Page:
As I’ve noted on some previous posts, the Tudor period is a big focus of my teaching. A-level students study the AQA module ‘The Tudors’ which covers a wide range, from the very start at Bosworth in 1485 right through to Elizabeth’s death in 1603. This month they completed a mock exam comprising two questions (an extract question of interpretations of historians, and a traditional essay question). Whilst marking through the mocks I decided to type up exemplar responses, and so here is my attempt at a question which asked the student to compare the popular rebellions of Henry VII’s reign with the Yorkist threats/pretenders.


‘The popular rebellions faced by Henry VII gave him more problems than the threats posed by pretenders to the throne.’ Assess the validity of this view.

During his twenty-four year reign Henry VII faced a high number of threats and rebellions, ranging from the popular rebellions that voiced complaints about his taxation policies, to the Yorkist plots that were intent on dethroning him and ending the Tudor name. This response will focus on two popular rebellions (the Yorkshire Rebellion of 1489 and the Cornish Rebellion of 1497), as well as the two most serious pretenders (Lambert Simnel and Perkin Warbeck). The evidence shows that although both types of threats had levels of seriousness, the pretenders were the biggest threat due to their intent on taking the English throne.

Firstly, the popular rebellions faced by Henry VII presented several problems. Both the Yorkshire Rebellion and the Cornish Rebellion were big protests about his taxation policies, and the gathering of thousands shows that the king did not have full control of his kingdom at this points. The Yorkshire Rebellion further highlights Henry’s lack of control in the north of the kingdom (a Yorkist hotspot), especially with the rebels murdering his chosen lieutenant for the region, the Earl of Northumberland. Although the rebels – under the leadership of Sir John Egremont – were halted in the north, thereby ending the rebellion, it was at significant cost to Henry in terms of assembling and sending an army under the Earl of Surrey. Furthermore, the main cause for the rebellion – against Henry’s wish to obtain taxation – thwarted the king’s foreign policy ambitions in terms of dealing with the Breton Crisis. In the end, he had to be content with collecting a quarter of the intended £100,000.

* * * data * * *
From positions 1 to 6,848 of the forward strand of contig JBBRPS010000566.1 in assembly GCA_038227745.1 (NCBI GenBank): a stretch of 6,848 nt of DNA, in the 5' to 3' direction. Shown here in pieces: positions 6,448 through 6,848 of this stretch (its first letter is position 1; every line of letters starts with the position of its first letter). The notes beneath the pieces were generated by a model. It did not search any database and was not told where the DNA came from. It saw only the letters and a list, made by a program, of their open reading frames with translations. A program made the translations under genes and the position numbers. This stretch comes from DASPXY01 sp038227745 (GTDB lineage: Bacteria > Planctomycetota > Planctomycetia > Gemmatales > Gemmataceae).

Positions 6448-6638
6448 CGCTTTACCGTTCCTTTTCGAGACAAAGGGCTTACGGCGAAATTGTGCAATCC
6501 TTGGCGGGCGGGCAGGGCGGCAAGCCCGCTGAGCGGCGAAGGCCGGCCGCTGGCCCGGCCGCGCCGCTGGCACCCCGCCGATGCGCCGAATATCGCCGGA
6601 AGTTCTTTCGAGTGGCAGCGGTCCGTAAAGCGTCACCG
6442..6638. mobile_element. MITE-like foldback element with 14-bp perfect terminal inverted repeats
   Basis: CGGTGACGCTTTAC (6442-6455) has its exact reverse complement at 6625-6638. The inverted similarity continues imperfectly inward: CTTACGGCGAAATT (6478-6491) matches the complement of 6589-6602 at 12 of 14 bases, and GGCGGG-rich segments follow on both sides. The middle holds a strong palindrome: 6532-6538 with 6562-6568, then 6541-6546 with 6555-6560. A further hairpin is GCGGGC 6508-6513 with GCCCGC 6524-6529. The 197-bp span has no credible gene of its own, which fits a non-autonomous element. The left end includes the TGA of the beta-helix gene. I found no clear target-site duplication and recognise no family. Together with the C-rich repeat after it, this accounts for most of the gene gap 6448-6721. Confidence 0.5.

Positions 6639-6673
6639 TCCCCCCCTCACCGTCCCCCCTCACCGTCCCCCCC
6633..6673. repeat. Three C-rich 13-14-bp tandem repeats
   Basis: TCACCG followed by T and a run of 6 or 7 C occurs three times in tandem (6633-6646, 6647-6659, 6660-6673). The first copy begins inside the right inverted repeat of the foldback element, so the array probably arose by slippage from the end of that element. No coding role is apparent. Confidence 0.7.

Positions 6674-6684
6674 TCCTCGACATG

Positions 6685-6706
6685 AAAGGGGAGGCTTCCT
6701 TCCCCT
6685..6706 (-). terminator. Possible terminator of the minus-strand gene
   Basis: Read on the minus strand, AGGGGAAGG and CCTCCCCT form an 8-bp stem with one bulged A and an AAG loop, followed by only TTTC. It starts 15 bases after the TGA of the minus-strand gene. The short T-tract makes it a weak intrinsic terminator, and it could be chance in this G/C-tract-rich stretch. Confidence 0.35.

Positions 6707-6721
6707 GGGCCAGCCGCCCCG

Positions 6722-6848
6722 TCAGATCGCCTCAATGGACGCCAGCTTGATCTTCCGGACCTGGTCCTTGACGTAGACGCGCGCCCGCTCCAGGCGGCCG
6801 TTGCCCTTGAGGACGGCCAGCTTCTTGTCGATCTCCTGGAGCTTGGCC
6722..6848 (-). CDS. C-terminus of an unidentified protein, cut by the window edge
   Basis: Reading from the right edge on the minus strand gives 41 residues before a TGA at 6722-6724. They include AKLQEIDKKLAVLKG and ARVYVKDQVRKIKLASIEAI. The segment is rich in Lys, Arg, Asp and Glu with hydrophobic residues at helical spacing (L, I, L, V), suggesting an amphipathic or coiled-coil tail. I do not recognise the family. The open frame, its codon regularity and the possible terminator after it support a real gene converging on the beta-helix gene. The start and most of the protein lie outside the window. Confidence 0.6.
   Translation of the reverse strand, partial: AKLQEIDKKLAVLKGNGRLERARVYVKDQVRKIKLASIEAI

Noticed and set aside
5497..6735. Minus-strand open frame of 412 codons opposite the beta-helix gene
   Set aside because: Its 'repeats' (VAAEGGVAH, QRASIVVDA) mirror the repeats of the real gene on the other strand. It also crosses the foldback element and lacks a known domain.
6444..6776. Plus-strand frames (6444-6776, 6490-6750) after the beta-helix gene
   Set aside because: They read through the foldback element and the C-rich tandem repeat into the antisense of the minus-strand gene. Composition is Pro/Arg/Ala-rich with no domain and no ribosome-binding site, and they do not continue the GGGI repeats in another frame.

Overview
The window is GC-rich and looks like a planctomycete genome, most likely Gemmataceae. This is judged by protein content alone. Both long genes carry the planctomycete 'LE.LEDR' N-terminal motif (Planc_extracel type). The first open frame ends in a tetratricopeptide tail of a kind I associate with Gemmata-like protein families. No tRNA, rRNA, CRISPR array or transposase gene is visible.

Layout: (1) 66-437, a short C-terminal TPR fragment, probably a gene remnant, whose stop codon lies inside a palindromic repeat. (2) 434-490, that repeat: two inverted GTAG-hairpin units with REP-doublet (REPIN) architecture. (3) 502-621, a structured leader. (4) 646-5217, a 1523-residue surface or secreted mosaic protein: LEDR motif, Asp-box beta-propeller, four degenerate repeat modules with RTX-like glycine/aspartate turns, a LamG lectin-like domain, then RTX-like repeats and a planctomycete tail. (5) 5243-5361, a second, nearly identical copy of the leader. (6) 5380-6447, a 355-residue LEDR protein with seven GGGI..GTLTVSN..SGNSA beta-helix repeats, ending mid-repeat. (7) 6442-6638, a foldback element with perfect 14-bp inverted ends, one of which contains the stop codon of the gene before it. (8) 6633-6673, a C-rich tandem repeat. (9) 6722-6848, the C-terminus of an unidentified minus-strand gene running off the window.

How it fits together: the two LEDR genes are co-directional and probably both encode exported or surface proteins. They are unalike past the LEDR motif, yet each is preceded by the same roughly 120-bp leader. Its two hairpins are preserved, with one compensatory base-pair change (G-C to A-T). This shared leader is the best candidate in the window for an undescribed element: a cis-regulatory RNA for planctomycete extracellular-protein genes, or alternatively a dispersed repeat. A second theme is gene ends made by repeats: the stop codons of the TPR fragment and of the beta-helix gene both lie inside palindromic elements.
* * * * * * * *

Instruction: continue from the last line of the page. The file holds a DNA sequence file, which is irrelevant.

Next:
Similarly, the Cornish Rebellion was in reaction to grievances against taxation; this time, for Henry’s intended Scottish war to deal with the quarrelsome James IV. Furthermore, the Cornish were particularly annoyed at the closure of their stannary tin-mining parliament in 1496. Unlike the Yorkshire Rebellion, the Cornish managed to gather together to march across the entirety of the south of the kingdom (from Cornwall to Blackheath, outside of London). This highlights a lack of control in the south, for although key nobles did not join the Cornish (only a minor noble, Lord Audley, did so), nobody was prepared to halt their advance. Ultimately, the Cornish were suppressed by military force, and like the Yorkshire rebellion they did not pose a physical threat. However, both highlight the lack of Henry’s control in the far-flung reaches of the kingdom.